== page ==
After taking down a relatively small and annoying Spider-Man villain in last month’s issue what could be next for Doreen Green? Any other hero might go up the ladder a rung or two and take down a slightly bigger, slightly more annoying enemy but our own Queen of the Squirrels makes the leap all the way to Galactus in this month’s Unbeatable Squirrel Girl. Not only that, but she also has to balance college, a cat-obsessed roommate, and the “hot babe” gaze of one Mr. Thomas. Oh, and how is she supposed to make it to space without her own ship? We take a look at all that and more in our latest The Unbeatable Squirrel Girl #2 review.
Two issues isn’t enough to say that a consistent theme is present, but one may be starting to appear in Squirrel Girl. The first half of issue #2, similar to last month’s, begins with Ms. Green going about her daily life as a regular college student who happens to be part squirrel. Whereas last issue she was just getting to college and meeting her roommate, this month the two of them are going to their dreaded first mandatory meeting. Fast forward to about half way through, and she jumps into her Squirrel Girl attire and it’s off to the races. The setup isn’t bad by any means, and it makes a lot of sense. The Unbeatable Squirrel Girl is meant to be a light romp through a bunch of iconic Marvel names as told through Squirrel Girl, and this simplistic formatting means that not a lot of time needs to be wasted setting up a complicated world. Doreen goes to college, Doreen fights bad guys, Doreen leaves us with a cliff hanger until next issue – it’s that simple.
Squirrel Girl’s story of Doreen being an everyday teenager and chasing after boys is a thin line being toed by Ryan North, but he’s managing it well. The main gist of Doreen’s college student side of the story this month is that she and her roommate are getting acclimated to college life, and in the course of doing so, Doreen is smitten with Thomas – the campus hot dude with a great jawline. It’s a story aimed directly at teenage-and-under girls, but that doesn’t stop it being any less engaging or funny to grown adults as well. With only a few different turns in the dialogue or actions between Doreen and Thomas it could quickly become bad teenage fanfiction material, but that hasn’t been the case so far.
While we’re on the subject of Thomas, I’m going to place my bets now: he’s going to turn out to be a villain in some capacity.
In general, Ryan North is taking the banner of Squirrel Girl and her total lack of needing to tie into Marvel canon and running with it. Sure, Galactus and his Star Sphere travelling toward Earth to devour it is probably something that a lot of heroes would notice, and would likely spawn a big crossover event. But why bother with all that when you can just say that the Sphere is using a cloaking device that works on everyone but squirrels? It’s not that North is being cheap or convenient in any way with the writing, it’s just that everything within Squirrel Girl is done having tongue placed so firmly in cheek that it’s almost popping out the other side. Without the need for deep subtext or other connecting parts, jokes are able to flow freely and be quick one-liner after quick one-liner without it feeling out of place. It’s not humor that is particularly deep or world-changing, but it’s appropriately light and fun.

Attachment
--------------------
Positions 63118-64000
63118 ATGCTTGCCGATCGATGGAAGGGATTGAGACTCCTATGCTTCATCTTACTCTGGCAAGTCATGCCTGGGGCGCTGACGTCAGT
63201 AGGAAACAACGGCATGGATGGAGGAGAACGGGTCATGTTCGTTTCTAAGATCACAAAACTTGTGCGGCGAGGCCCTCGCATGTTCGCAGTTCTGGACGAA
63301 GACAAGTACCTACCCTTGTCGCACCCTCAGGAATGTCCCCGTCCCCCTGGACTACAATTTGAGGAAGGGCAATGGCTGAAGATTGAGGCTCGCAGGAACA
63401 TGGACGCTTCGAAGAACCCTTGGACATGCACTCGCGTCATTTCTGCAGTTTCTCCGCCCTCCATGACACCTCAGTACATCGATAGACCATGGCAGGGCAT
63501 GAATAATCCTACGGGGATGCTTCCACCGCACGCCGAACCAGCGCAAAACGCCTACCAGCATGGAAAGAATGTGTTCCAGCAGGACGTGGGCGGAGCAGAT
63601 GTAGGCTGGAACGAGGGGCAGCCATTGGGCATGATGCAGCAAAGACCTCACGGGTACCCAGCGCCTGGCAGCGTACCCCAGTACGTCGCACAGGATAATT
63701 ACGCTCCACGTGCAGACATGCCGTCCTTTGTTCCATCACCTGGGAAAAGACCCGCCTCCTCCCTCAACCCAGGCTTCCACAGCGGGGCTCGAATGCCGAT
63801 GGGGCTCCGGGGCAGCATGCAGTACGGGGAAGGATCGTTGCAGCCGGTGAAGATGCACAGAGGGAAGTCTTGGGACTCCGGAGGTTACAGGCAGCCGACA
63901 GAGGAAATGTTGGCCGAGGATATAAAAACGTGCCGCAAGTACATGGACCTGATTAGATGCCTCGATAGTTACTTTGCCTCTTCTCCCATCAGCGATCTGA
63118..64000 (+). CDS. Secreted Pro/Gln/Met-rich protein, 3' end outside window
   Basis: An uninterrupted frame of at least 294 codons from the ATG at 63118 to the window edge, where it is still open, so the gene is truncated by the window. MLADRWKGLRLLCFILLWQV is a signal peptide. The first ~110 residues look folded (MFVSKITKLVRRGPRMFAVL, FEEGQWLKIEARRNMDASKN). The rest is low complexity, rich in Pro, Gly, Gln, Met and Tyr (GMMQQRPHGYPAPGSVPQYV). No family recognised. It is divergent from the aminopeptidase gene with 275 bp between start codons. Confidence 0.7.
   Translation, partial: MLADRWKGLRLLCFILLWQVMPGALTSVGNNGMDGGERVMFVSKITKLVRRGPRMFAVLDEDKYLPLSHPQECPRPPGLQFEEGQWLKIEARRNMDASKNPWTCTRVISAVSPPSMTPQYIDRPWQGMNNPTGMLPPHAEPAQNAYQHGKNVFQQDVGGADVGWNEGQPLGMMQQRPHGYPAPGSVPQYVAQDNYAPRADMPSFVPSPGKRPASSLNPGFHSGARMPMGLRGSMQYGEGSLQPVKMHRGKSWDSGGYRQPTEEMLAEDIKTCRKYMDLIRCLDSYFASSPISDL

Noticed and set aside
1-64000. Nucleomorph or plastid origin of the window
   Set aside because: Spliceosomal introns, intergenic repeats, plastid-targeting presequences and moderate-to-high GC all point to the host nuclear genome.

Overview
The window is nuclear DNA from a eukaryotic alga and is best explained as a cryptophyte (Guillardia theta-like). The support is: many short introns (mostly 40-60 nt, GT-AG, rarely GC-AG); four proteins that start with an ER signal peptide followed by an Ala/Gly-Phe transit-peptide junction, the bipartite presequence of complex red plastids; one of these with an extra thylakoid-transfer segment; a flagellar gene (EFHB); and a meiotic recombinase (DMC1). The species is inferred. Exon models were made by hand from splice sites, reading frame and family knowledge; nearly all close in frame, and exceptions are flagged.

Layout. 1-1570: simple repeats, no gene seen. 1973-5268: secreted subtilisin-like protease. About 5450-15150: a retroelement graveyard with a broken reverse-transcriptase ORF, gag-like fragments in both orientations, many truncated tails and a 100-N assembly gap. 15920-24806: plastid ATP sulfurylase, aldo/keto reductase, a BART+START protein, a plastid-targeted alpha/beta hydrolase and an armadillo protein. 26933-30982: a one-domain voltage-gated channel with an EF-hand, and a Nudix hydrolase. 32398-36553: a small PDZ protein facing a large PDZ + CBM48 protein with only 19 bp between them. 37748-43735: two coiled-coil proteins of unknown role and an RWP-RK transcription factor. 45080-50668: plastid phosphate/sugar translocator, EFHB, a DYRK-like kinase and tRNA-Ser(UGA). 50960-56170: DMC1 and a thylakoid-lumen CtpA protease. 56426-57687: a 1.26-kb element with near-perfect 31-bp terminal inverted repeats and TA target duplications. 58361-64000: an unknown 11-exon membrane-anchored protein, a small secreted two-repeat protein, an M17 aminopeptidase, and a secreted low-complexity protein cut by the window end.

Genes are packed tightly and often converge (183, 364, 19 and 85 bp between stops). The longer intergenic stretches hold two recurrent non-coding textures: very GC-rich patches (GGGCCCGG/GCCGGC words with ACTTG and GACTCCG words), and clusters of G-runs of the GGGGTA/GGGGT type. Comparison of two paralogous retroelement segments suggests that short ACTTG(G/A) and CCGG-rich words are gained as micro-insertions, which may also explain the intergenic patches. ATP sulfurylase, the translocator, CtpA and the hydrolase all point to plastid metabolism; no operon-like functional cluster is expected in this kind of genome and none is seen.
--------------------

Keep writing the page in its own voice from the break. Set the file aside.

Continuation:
Similar to other fourth-wall breaking Marvel characters, Squirrel Girl utilizes every inch of the book to get its humor across. Most notably, the writer’s speech boxes retain the sense of style and wit that the rest of the comic does, and they often read like they are the voice of Doreen herself, instead of Nolan (well.. technically that’s the same I guess, but you get the idea). Outside of that, I also really enjoyed the humor that was found subtly placed into the panel artwork. Squirrel Girl has to infiltrate “Stark and/or Avengers Tower” to acquire an Iron Man suit to go the moon, naturally. Along the way, there are several signs throughout the tower filled with funny little quips or notes that probably go unnoticed by most, but they are worth taking an extra few seconds to read them if they catch your eye. I sincerely hope this level of background humor and attention to detail remains as Squirrel Girl continues.
The rest of the art is pretty on-par with the first issue. Like the style of writing and story structure, it’s very simple on purpose. Some of it I really enjoy, like seeing Iron Man’s suit transforming into a squirrel suit, but there is just something off with some of the character’s faces, especially Doreen’s roommate. Between any two panels she can have an entirely different looking hairstyle and face structure that ends up being really jarring at times. Outside of that though, I love everything about the art for Doreen herself. She isn’t a typical “super hero girl,” but that fact is never laid on too thick. Her faces are always full of energy and get across just how much of a hyper-active little badass she is. There is not a whole lot of action in this issue, but what is there is done well with the same feeling of simplistic fun that the rest oft the comic maintains.
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